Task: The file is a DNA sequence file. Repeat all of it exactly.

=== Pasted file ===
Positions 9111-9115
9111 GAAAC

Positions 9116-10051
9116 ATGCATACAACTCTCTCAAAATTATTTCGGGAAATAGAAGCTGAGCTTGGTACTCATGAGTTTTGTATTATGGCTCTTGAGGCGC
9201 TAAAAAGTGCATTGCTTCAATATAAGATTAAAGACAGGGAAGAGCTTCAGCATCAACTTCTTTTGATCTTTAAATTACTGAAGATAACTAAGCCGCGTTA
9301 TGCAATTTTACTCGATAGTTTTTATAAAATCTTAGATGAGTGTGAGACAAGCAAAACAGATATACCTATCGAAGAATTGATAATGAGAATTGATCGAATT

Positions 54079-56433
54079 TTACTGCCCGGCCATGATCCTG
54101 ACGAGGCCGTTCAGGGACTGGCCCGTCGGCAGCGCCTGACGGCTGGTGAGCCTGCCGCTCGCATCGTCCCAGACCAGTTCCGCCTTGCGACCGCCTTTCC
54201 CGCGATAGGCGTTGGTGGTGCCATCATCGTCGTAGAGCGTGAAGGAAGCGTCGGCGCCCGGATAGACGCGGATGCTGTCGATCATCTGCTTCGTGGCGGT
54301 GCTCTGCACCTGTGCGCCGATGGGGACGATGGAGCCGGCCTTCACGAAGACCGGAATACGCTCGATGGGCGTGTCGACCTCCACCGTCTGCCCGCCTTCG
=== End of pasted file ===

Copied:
Positions 9111-9115
9111 GAAAC

Positions 9116-10051
9116 ATGCATACAACTCTCTCAAAATTATTTCGGGAAATAGAAGCTGAGCTTGGTACTCATGAGTTTTGTATTATGGCTCTTGAGGCGC
9201 TAAAAAGTGCATTGCTTCAATATAAGATTAAAGACAGGGAAGAGCTTCAGCATCAACTTCTTTTGATCTTTAAATTACTGAAGATAACTAAGCCGCGTTA
9301 TGCAATTTTACTCGATAGTTTTTATAAAATCTTAGATGAGTGTGAGACAAGCAAAACAGATATACCTATCGAAGAATTGATAATGAGAATTGATCGAATT

Positions 54079-56433
54079 TTACTGCCCGGCCATGATCCTG
54101 ACGAGGCCGTTCAGGGACTGGCCCGTCGGCAGCGCCTGACGGCTGGTGAGCCTGCCGCTCGCATCGTCCCAGACCAGTTCCGCCTTGCGACCGCCTTTCC
54201 CGCGATAGGCGTTGGTGGTGCCATCATCGTCGTAGAGCGTGAAGGAAGCGTCGGCGCCCGGATAGACGCGGATGCTGTCGATCATCTGCTTCGTGGCGGT
54301 GCTCTGCACCTGTGCGCCGATGGGGACGATGGAGCCGGCCTTCACGAAGACCGGAATACGCTCGATGGGCGTGTCGACCTCCACCGTCTGCCCGCCTTCG